Israel's war on Gaza hits economies of Egypt, Lebanon, Jordan

The economic cost of Israel's war in besieged Gaza on Arab neighbours Lebanon, Egypt and Jordan could rise to at least $10 billion this year and push more than 230,000 people into poverty, according to a UN study.

Israel's relentless attacks have come as the three Arab countries face a struggle with fiscal pressures, slow growth and steep unemployment, and it has deterred much-needed investment as well as hitting consumption and trade.

Lebanon is in a deep economic crisis.

The study, commissioned by the United Nations Development Programme, said the cost of the war for the three states in terms of loss of GDP might amount to $10.3 billion or 2.3 percent, and could double if it lasts another six months.

"This is a massive impact," Abdallah Al Dardari, UN assistant secretary general and UNDP's director of the Regional Bureau for Arab States [RBAS], who led the study, told Reuters news agency.

"The crisis was a bomb in an already fragile regional situation ... It soured sentiment with fear of what could happen and where things are going," he said.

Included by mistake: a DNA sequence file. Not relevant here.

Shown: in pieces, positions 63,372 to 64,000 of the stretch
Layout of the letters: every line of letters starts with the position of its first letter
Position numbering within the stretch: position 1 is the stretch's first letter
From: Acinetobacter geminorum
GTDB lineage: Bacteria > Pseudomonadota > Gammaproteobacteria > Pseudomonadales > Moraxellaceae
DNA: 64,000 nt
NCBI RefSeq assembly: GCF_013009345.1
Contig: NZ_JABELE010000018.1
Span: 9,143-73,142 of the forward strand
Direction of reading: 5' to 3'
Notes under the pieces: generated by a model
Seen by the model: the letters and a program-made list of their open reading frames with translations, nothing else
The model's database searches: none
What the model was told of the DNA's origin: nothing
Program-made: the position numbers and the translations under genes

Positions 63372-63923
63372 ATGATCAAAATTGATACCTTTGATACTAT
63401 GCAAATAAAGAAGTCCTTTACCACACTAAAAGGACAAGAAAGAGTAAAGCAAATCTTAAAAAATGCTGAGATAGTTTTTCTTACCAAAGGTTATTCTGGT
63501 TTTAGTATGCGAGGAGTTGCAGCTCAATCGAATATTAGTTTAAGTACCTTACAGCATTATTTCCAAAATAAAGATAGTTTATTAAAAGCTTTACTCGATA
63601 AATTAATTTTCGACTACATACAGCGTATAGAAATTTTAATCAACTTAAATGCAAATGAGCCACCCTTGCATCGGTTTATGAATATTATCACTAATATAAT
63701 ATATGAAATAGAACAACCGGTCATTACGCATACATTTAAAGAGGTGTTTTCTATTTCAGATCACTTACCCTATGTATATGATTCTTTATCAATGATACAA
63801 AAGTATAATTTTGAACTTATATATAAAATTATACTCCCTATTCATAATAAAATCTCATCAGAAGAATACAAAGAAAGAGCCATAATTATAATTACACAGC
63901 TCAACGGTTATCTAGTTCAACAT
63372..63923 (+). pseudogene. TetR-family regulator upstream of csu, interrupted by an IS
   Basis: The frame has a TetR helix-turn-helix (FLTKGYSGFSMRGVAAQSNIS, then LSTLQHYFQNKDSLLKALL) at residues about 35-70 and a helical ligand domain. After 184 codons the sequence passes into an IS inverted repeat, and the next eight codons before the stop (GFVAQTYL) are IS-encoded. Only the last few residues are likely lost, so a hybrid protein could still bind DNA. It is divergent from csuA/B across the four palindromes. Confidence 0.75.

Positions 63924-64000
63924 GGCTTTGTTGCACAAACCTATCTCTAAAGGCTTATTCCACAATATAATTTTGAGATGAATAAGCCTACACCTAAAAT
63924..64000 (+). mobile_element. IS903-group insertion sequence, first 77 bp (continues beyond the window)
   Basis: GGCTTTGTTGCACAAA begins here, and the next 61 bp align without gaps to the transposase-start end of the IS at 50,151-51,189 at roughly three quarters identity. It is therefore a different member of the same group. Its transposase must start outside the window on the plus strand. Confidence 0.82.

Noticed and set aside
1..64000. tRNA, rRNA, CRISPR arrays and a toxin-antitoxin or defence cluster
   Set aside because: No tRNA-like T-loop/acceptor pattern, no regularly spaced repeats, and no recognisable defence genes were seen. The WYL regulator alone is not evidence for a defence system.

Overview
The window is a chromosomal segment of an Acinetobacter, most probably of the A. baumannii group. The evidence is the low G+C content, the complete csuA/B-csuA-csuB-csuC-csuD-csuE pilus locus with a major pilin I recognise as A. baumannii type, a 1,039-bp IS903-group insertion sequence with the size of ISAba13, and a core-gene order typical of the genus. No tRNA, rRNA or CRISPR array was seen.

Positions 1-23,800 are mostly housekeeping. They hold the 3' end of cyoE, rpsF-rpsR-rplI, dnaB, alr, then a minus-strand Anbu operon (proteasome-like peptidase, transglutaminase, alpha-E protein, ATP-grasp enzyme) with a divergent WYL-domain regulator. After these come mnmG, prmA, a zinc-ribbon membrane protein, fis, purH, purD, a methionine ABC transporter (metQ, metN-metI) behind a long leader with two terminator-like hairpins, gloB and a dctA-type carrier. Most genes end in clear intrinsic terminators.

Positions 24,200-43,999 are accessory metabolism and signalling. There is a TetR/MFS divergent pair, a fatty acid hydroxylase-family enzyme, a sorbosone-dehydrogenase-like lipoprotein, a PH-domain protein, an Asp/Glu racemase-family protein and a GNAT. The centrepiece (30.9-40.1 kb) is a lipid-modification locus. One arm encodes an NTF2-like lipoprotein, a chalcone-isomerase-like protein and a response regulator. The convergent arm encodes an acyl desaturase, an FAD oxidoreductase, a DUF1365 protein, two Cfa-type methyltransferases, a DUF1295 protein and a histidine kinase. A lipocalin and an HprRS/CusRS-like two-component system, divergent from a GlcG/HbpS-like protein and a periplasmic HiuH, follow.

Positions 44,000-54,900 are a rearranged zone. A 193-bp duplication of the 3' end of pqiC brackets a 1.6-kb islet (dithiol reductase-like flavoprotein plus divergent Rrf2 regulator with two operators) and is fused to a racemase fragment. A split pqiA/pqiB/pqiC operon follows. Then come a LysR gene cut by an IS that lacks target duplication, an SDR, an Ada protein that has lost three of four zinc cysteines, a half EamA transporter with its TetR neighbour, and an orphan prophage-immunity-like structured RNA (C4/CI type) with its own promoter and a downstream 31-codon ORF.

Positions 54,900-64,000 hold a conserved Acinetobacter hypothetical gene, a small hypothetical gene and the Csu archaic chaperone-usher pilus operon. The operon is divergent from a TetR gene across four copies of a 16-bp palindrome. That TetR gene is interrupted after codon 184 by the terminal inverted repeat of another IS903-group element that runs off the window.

Unprecedented destruction

Israel's war on besieged Gaza has killed more than 18,000 Palestinians in the blockaded enclave, most of whom are women and children.

The Israeli death toll stands at 1,200, which was revised down from 1,400.

Dardari said the scale of destruction in Gaza within such a brief time was unprecedented since World War Two.

"To lose 45-50 percent of all housing in one month of fighting ... We have never seen anything like this ... the relationship between destruction level and time, it's unique," he said.

The mass displacement of almost 80 percent of Gaza's population within such a short period eclipsed the more than decade-old Syrian conflict, which sparked the world's biggest refugee crisis.

"It took Syria five years of fighting to reach the same level of destruction that Gaza reached in one month," said Dardari, a former minister for economic affairs in the Syrian government.

Dardari, an expert on reconstruction in conflict zones, said his team was already reaching out to development funds and multilateral financial institutions on post-war reconstruction scenarios for Gaza.

"We are not waiting until the battles end ... this effort has begun," he said, without elaborating.


Source: TRT